After you’ve been assigned to write a report, you may feel a little worried about the limitations you’ve been given. Although a minimum word count seems easier than having a maximum word count in place, you may realize that creating a short, detailed report can be tricky when you have a lot of information but only a small amount of room to discuss the information at hand. But with the right training, writing a detailed report can become a simple task for you to undertake.
Come up with an angle concerning your topic that will present your subject without all the fluff. If you’re writing a report on a current event, focus on one aspect of the event that you can cover with a sufficient amount of information. For example, if your subject concerns President Obama, focus on one of the many aspects of his presidency or on one of the bills he tries to pass.
Research the aspect of the topic you've decided on. Remember that just because your report will be comparatively smaller than other reports covering the same topic, you still have to provide a cohesive understanding of the subject. While you research, think about the bigger picture surrounding your topic and highlight or outline any information that must be included in your report to provide at least a basic understanding of the subject for your reader.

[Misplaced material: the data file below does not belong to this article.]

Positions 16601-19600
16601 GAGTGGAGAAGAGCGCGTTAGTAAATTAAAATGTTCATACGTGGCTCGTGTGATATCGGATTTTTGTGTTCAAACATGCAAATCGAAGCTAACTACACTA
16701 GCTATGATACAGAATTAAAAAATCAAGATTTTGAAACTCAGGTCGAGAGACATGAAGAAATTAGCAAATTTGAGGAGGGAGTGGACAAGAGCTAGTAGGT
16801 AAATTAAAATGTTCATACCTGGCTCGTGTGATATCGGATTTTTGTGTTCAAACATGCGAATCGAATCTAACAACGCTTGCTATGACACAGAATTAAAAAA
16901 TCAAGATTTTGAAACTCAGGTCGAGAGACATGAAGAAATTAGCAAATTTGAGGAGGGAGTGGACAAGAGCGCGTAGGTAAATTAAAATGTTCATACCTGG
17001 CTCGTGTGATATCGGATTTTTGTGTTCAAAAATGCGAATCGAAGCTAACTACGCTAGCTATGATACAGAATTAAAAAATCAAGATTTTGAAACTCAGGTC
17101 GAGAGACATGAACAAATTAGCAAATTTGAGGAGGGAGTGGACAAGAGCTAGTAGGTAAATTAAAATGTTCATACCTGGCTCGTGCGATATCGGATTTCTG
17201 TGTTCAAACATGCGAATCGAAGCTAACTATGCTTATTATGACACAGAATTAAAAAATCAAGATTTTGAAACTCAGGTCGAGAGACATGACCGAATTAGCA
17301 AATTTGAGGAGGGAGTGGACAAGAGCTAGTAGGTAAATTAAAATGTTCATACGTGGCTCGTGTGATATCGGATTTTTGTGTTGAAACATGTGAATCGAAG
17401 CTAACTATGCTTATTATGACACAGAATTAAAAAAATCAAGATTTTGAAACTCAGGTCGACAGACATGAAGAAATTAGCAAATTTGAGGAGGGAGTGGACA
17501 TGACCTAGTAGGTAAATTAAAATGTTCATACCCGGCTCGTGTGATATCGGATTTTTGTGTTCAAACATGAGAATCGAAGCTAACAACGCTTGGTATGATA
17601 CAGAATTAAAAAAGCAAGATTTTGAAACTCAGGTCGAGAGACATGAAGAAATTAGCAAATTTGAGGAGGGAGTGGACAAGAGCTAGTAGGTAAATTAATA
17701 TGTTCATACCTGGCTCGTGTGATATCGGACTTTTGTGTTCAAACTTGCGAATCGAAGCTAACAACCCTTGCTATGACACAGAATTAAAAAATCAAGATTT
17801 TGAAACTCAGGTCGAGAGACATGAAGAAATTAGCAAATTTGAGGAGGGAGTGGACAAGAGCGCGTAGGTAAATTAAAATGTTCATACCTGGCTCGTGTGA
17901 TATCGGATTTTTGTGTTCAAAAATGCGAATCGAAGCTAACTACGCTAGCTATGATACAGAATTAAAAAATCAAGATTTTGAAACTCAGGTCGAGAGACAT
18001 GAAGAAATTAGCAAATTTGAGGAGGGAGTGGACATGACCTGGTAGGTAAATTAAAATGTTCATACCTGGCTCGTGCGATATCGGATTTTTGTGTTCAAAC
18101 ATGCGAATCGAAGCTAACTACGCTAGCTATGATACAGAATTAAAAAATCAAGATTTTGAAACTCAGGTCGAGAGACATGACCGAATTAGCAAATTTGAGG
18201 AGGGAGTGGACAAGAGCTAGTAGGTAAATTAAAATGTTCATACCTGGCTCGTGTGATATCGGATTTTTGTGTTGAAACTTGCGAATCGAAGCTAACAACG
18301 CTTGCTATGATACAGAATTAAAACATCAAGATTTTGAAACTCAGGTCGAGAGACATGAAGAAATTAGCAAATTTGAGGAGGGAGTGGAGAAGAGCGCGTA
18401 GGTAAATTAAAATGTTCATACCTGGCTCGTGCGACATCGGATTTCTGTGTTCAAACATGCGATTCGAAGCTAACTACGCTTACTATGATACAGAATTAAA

Create an outline that will help you better organize and edit your piece as you write. Come up with a few headings that encompass the entirety of the topic you’re covering. For example, with an idea like Obama’s health care reform bill, headings can include “Opposition,” “Support” and “Bill Completion and Passing.” Within each heading, you will want to include relevant facts and information that provides further details.
Write your report with an introduction that gives an overview of the topic you’re writing about. Move on to the body paragraphs that correspond to the headings you created in your outline. Present the information without opinion, stating only verifiable facts and opinions of those who qualify as relevant authorities on the subject. Remember that you want to include details that help to provide a well-rounded view on the topic, excluding any irrelevant information. End your report with a short synopsis of the topic covered in the body paragraphs in a few sentences. Be brief and stay pertinent.
Edit your report for any words that do not add anything applicable to the topic. You’ll want to cut out any adjectives or adverbs that bring up your word count without contributing anything to the comprehension of your readers once they read your report.
- person writing image by Tammy Mobley from Fotolia.com